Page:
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11 books that deal with contemporary government and comparative political science [Reading List]

Our Comparative Politics series deals with contemporary government and politics. Global in scope, books in the series are characterized by a stress on comparative analysis and strong methodological rigour. It is a series for not just students and teachers but for researchers of political science too. Books in the series range from coalition governance to parliaments throughout time to reforming democracy.

With the European Consortium for Political Research’s 2019 conference taking place this month, we’ve assembled a reading list of books that we publish in cooperation with the independent scholarly association.

The Reshaping of West European Party Politics

Long gone are the times when class-based political parties with extensive membership dominated politics. Instead, party politics has become issue-based. Christoffer Green-Pedersen’s book highlights the more complex party system agenda with the decline, but not disappearance, of macroeconomic issues as well as the rise in ‘new politics’ issues together with education and health care. It also presents a new model of issue competition among political parties based on a new coding of party manifestos.

Parliaments in Time

Michael Koß offers a new approach to understanding the institutional development of parliaments. How can we explain the evolution of legislatures in Western Europe? This book analyses ninety procedural reforms which restructured control over the plenary agenda and committee power in Britain, France, Sweden, and Germany between 1866 and 2015.

Read a free chapter here

Inequality After the Transition

Ekrem Karakoç’s book is an all-encompassing examination of the origins, increase, and persistence of inequality in new democracies. It challenges the conventional thinking found in much of the democratization-inequality literature, and offers a new theory. It speaks simultaneously to literature of democratization, party systems, social policy, and inequality to explain why democracies are not able to fulfill their promise to the disadvantaged and why they cannot achieve income equality.

Read a free chapter here

Democracy and the Cartelization of Political Parties

This book traces the evolution of parties from the model of the mass party, through the catch-all party model, to argue that by the late 20th century the principal governing parties and were effectively forming a cartel, in which the form of competition might remain, and indeed even appear to intensify, while its substance was increasingly hollowed out. Richard S. Katz and Peter Mair examine what cartelization means for parties and party systems, and what cartelization of the parties means for the future of democracy

Read a free chapter here

From Party Politics to Personalized Politics?
What do Beppe Grillo, Silvio Berlusconi, Emmanuel Macron (and also Donald Trump) have in common? They are prime examples of the personalization of politics and the decline of political parties. Gideon Rahat and Ofer Kenig provide fresh new insights into the study of both party change and political personalization through a cross-national comparative analysis

Read a free chapter here

Multi-Level Electoral Politics
This book explains how party and voter behaviour in a given election is affected by the existence of multiple electoral arenas. It focuses on three levels of elections in France, Germany, and Spain and produces useful insights about politics from these three major EU countries.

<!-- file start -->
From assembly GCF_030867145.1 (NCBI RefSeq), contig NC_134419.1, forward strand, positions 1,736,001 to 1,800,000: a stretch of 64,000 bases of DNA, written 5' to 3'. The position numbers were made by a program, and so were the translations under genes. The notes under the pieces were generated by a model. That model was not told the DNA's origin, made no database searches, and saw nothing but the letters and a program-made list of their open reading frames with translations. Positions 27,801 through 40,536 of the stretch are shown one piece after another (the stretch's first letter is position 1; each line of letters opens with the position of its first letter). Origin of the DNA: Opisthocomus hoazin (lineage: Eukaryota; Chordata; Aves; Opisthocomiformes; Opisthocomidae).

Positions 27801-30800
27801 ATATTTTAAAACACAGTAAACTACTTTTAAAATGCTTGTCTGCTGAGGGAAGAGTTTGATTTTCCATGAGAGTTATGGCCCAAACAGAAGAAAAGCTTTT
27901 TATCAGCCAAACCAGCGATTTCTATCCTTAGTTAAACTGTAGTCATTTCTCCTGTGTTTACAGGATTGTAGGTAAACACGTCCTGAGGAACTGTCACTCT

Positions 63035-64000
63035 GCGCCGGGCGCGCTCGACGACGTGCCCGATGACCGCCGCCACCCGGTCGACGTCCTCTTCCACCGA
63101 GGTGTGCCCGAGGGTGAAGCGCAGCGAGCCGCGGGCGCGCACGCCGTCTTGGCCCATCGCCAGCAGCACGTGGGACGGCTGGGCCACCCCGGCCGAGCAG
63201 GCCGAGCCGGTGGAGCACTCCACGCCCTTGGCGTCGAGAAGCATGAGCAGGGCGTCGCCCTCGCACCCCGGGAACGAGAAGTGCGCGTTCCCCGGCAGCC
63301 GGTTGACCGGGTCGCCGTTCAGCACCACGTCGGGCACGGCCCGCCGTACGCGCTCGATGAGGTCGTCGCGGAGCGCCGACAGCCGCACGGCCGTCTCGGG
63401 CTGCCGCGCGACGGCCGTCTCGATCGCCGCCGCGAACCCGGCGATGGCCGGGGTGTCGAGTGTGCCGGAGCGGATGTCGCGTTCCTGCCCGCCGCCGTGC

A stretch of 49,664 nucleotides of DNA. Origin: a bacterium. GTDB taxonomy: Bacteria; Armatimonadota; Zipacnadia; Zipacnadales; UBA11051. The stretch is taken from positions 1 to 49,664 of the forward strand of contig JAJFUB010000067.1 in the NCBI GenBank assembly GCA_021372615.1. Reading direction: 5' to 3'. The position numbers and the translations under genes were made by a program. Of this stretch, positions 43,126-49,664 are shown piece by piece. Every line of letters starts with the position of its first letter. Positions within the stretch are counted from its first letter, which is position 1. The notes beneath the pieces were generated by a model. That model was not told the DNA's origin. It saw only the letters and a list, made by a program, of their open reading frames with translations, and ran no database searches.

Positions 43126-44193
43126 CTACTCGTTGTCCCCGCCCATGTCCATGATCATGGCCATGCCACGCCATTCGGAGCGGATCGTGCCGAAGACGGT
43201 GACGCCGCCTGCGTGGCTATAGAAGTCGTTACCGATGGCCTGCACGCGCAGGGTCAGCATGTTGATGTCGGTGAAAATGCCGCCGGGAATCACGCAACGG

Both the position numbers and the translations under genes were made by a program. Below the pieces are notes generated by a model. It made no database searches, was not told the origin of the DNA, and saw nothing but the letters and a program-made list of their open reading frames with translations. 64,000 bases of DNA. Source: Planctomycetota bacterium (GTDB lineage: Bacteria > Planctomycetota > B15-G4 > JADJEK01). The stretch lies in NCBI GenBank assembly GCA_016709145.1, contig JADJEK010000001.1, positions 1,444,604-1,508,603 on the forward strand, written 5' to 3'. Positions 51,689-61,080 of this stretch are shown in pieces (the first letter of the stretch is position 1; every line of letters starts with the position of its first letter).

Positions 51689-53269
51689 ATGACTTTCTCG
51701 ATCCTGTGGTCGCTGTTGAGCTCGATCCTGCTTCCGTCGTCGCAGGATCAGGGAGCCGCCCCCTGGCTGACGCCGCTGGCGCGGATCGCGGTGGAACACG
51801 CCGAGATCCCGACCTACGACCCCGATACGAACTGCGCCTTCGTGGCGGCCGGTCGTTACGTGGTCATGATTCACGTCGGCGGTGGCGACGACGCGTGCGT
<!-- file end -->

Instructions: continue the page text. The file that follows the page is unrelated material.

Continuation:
Read a free chapter here

Organizing Political Parties
Political party organizations play large roles in democracies, yet their organizations differ widely, and their statutes change much more frequently than constitutions or electoral laws. How do these differences, and these frequent changes, affect the operation of democracy? Organizing Political Parties provides a comparative study of representation and political participation in contemporary democracies.

Read a free chapter here

Reforming Democracy
Camille Bedock demonstrates how quantitative and qualitative methods can be combined in an empirical research. This study provides both a better empirical understanding of the world of democratic reforms in consolidated democracies, thanks to a new data-set covering six dimensions of reform in 18 European countries.

Read a free chapter here

Party Reform
Anika Gauja analyzes the last ten years of party reform across a handful of established democracies including Australia, the United Kingdom, Canada and Germany to examine what motivates political parties to undertake organizational reforms and how they go about this process.

Read a free chapter here

How Europeans View and Evaluate Democracy

Based on a new data-set covering 29 European and neighboring countries, this volume shows how Europeans view and evaluate democracy: what are their conceptions of democracy, how do they assess the quality of democracy in their own country, and to what extent do they consider their country’s democracy as legitimate?

Read a free chapter here

Faces on the Ballot

Alan Renwick and Jean-Benoit Pilet provide a rich, detailed historical account and analysis of electoral systems and electoral reforms from a comparative study of 31 European countries. Studying the evolution of electoral systems in European democracies since 1945, they demonstrate that, since the 1990s, there has been a shift towards more personalized electoral systems.

Read a free chapter here

Image credit: Knowledge by Alfons Morales via Unsplash

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